These ingredients of freedom offer a glimpse as to why games are so enjoyable.
‘I’m going to stop learning this because it’s too much fun,’ said no-one, ever. Games give the players the opportunity to develop their craft for the match.
A few years ago, as a frustrated high handicap golfer, I figured out the main reason (among many) that was stopping my aspiring path to single figures - my short game.
The constant, repetitive drills I was practising ripped straight off YouTube were bringing short-term success on the practice range, but my handicap remained closer to my age than I wanted. I couldn’t repeat it when it mattered.
A friend then recommended some simple chipping games. They provided me with variety, fun, challenge and engagement. I found myself regularly in states of flow in practice where hours went by without me noticing. I was competing. Against myself. Trying to beat the game.
If us adults weren’t around, games are what the players would play. Ever remember queuing up ten deep or standing in nice neat lines during break time at school? Nor me.
Remember ‘Wembley doubles’, ‘heads and volleys’, ‘three-and-in’ and everything else we played on the street? Me too. There was a reason for this. We were, perhaps unintentionally, developing our craft.
So what are we to do?It’s training night and the parents and players have arrived. The latter giddy with excitement. The former interested to see what practices we have prepared to teach to their sons and daughters.
We need to reassure the parents that developing players learn best through games. That such practices will often look chaotic and messy instead of being tidy and regimented - just like a match.
Keep it simple. One of the reasons why our beautiful game is the world’s most popular sport is due to its simplicity. Two teams, two goals, one ball.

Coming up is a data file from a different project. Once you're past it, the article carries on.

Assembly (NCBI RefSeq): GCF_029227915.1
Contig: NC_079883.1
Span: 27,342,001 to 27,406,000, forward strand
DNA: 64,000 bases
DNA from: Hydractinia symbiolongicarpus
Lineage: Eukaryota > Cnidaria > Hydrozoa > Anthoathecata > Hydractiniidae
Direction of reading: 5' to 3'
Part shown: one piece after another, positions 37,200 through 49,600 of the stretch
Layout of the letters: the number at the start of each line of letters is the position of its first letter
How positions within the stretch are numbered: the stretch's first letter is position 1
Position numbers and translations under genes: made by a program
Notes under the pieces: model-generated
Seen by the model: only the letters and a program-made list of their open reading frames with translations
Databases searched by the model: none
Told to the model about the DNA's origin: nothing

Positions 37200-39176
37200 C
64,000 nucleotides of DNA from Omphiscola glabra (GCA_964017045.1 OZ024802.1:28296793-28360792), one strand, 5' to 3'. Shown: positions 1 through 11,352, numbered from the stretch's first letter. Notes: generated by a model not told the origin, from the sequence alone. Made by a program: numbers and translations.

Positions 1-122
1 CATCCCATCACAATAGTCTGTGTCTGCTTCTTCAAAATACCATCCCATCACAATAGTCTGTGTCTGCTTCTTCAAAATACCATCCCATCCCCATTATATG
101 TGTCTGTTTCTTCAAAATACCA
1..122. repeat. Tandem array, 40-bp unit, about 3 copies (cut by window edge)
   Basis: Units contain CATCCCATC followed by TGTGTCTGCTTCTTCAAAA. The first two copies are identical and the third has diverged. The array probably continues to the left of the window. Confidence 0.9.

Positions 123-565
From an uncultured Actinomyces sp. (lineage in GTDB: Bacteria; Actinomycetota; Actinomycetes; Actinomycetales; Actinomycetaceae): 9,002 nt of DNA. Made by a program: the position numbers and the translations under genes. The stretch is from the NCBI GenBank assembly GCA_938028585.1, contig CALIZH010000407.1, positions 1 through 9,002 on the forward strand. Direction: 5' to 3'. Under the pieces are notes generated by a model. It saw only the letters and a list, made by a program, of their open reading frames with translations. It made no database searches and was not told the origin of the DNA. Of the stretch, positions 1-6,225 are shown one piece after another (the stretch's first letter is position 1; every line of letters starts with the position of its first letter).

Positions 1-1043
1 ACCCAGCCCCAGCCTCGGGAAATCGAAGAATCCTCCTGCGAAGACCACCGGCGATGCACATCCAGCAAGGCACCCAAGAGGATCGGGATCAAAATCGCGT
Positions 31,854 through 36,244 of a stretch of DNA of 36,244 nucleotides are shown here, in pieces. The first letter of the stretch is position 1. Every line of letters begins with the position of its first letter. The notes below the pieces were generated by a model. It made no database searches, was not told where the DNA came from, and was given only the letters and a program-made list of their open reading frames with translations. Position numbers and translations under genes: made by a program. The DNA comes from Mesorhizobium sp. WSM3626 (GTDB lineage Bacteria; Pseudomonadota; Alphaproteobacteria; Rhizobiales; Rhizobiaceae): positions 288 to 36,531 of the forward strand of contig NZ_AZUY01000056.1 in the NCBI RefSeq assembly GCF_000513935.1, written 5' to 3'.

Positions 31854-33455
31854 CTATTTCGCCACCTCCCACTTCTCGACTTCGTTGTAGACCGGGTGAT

As legendary NFL player and coach, John Madden said: "The fewer rules a coach has, the fewer rules there are for players to break."
The same can be said for the practices that we design for our players to learn from. If in doubt, think how might I add simple rules, scoring and competition? Or even ask the players what they would do. They may surprise us.
Maybe where we’ve gone wrong in the past is because we’ve used ‘the game’ as a carrot – “If you’re good and do these practices then we’ll have a game at the end.”
Or “It’s your game time at the end you’re wasting.” This carrot is one that is often dangled until the end of training - until we feel as though we’ve got what we want from the session.
I’ve often had coaches ask me why their players’ behaviour is erratic until they have a game. The irony is that the thing we are trying to help the players get better at (‘the game’) is the thing that we often try to use to control their behaviour. It is the thing that we don’t feel that they’ve earned until they’ve ‘mastered the basics’.
Why is this practice so common? It’s similar to telling children that “if you’re good and eat all your vegetables then you’ll get a desert.” (Is it any wonder that vegetables – and indeed repetitive drills – have such a bad name among so many kids?).
What this tradition of coaching practice also does is wait until the players are more fatigued – at the end of the session – until they start practising the things that they are more likely to be repeating at the weekend.
"We do not rise to the level of our expectations. We fall to the level of our training." - Archilochus, Greek Soldier, 650 BC.
So when are we having a game?Whenever possible.
I set myself a challenge some years back now to eradicate this question from my coaching. The players I’m lucky enough to work with currently trust that our practices will be all about games.
I’ve noticed that players who are trained on a diet of games arrive at training much more relaxed as they know that their session is not about to be dominated by the coach and they will have the chance to apply and expend their stored creative energy.
And what of my golf? Well my handicap soon dropped to a lifetime low. But then I stopped playing games.
This article was first published in The Boot Room magazine in August 2016.